German president Horst Köhler has come under fire from senior Social Democrats accusing him of taking sides with his fellow conservatives and pressing for the resignation of Chancellor Gerhard Schröder.
Caught between a rock and a hard place?
The German capital these days is a hot spot of speculations and rumors intentionally spread to inflict maximum damage to political foes ahead of September's early elections.
The latest allegations have come from the left wing of the ruling Social Democrats who are accusing the German presidential office of intentionally leaking information from a meeting between the German president and Chancellor Schröder, held to discuss ways towards early elections.
One day after the meeting in May, Germany's leading tabloid Bild alleged Schröder had called early elections because he feared a leftwing revolt in his party after a crushing defeat in a regional poll in North Rhine-Westphalia.
Senior SPD members such as Ludwig Stiegler, one of the party's deputy parliamentary leaders, now assume that there is a conservative network in the vicinity of the president that gave away the details in an attempt to damage the chancellor.
"The information must have been leaked by a well-known old-boys network of conservatives surrounding the German president," Stiegler, who has described Köhler as the "politically most one-sided president" he has known.
"We have to make this public and advise the president to be more watchful about the type of people on his staff," Stiegler added.
Party revolt or presidential intrigue?
Some Social Democrats are now even suggesting the German president would seek the resignation of the chancellor rather than accept Schröder's plan to deliberately lose a confidence vote in parliament.
The latest accusations have come only one day after rumors that senior SPD leaders would be planning to replace Schröder with SPD party leader Franz Müntefering and continue ruling until regular elections in 2006. On Tuesday, Schröder publicly dismissed these rumors as utter nonsense and apparently spawned by the opposition conservatives.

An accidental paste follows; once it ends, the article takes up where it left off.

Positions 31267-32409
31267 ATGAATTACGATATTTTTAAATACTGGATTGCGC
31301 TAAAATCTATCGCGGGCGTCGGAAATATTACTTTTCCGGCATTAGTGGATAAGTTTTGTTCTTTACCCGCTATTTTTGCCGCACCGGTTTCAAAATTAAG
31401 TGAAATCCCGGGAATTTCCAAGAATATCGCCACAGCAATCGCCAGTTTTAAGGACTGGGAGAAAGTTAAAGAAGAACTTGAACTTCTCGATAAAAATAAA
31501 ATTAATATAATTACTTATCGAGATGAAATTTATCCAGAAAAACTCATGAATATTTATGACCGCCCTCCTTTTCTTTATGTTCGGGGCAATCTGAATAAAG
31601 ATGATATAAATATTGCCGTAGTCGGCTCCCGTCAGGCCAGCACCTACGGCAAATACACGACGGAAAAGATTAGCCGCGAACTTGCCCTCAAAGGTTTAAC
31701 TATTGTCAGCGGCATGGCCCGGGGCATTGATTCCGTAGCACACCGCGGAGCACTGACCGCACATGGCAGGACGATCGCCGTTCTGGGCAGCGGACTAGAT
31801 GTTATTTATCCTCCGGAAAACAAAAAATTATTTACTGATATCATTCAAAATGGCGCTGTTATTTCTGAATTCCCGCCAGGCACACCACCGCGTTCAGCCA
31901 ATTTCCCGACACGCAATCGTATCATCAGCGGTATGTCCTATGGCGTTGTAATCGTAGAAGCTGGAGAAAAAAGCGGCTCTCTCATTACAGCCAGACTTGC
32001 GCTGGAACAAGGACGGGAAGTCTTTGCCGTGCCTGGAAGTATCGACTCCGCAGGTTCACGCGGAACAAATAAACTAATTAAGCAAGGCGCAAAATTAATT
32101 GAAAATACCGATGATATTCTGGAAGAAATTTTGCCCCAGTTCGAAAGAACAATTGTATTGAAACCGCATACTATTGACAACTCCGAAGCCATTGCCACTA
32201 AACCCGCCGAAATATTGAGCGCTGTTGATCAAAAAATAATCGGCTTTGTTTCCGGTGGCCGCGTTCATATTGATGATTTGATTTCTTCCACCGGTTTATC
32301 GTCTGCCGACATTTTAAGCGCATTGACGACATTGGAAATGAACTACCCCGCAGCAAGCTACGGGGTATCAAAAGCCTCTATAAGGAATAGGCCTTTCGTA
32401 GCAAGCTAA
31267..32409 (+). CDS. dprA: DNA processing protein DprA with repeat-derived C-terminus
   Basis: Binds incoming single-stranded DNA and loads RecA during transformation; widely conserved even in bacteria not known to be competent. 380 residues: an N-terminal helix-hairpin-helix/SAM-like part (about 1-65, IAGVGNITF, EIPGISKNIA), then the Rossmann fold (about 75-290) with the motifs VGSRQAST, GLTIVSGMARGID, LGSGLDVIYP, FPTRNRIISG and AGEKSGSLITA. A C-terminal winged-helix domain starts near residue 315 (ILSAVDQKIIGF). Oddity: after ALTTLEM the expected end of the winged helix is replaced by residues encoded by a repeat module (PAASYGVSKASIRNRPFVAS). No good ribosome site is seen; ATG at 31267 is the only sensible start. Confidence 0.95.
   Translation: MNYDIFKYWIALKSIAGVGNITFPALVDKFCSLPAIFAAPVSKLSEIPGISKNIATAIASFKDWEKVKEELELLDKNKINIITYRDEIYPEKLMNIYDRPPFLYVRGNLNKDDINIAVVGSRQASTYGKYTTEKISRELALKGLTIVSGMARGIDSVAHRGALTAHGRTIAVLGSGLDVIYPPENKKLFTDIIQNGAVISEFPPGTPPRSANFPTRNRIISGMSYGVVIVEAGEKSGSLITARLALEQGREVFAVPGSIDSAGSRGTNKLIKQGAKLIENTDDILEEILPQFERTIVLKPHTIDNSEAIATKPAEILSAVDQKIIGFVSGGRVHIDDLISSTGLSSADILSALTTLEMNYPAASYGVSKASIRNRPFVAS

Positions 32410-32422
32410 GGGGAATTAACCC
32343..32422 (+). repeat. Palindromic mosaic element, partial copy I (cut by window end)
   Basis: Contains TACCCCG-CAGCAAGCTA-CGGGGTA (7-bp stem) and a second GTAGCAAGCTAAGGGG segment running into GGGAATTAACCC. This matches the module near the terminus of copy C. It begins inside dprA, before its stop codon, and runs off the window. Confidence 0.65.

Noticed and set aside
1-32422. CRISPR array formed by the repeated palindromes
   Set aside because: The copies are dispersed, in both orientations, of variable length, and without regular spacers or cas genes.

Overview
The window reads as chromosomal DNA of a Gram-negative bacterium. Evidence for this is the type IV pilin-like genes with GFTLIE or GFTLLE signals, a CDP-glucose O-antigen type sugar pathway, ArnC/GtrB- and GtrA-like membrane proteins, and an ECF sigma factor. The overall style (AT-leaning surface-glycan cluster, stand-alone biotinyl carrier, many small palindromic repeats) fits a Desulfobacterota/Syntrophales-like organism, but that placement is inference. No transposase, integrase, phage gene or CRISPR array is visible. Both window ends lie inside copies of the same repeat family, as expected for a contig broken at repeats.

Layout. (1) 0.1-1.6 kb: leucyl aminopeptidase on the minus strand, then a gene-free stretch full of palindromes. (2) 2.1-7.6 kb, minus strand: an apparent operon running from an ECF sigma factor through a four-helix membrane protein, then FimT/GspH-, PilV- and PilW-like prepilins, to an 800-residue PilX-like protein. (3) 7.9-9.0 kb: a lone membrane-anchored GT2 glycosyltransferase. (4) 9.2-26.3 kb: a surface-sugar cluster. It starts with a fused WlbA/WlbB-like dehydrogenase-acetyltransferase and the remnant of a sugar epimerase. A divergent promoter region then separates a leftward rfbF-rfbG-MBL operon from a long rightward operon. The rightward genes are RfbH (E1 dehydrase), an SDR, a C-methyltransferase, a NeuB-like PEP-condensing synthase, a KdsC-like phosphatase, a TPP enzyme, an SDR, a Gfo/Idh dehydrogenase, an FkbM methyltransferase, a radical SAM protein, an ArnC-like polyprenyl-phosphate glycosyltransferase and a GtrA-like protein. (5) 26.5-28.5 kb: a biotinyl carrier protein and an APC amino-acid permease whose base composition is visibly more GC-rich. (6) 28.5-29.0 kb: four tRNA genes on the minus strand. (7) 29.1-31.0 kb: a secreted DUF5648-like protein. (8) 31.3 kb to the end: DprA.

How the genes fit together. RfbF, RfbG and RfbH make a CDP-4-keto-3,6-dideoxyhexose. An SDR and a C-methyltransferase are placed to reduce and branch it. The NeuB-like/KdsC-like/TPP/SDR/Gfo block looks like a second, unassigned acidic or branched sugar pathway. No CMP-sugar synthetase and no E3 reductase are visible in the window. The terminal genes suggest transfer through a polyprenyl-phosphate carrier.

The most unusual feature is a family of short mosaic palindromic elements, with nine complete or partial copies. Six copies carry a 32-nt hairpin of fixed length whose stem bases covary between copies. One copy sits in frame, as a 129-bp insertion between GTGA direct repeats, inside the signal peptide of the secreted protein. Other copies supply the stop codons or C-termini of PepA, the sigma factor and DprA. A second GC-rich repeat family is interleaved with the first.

On Wednesday, Markus Söder, general secretary of the ultra-conservative CSU party said that much of what was currently happening clearly reflected a government in dissolution.
"All these rumours and allegations are a clear indication of how deeply split the ruling Social Democrats are," Söder said.
"They are showing that the government is totally preoccupied with itself and unable to solve the problems. What we need now is a clear statement by the chancellor about how he wants to bring about early elections."
Köhler (left) was angered by Schröder's failure to inform him of his early election plans ahead of going to the press.
The German chancellor, however, continues to remain silent. There is speculation that cabinet ministers could abstain in the vote of confidence and so undo Schröder's three-seat majority in parliament. But questions are arising whether this plan is in line with Germany's constitution.
President Horst Köhler plays a key role in the unfolding events because he must decide whether to dissolve parliament after such a vote of confidence. Theoretically, he could reject it, throwing the timetable for September's election into doubt and maybe still forcing the chancellor to resign in the end.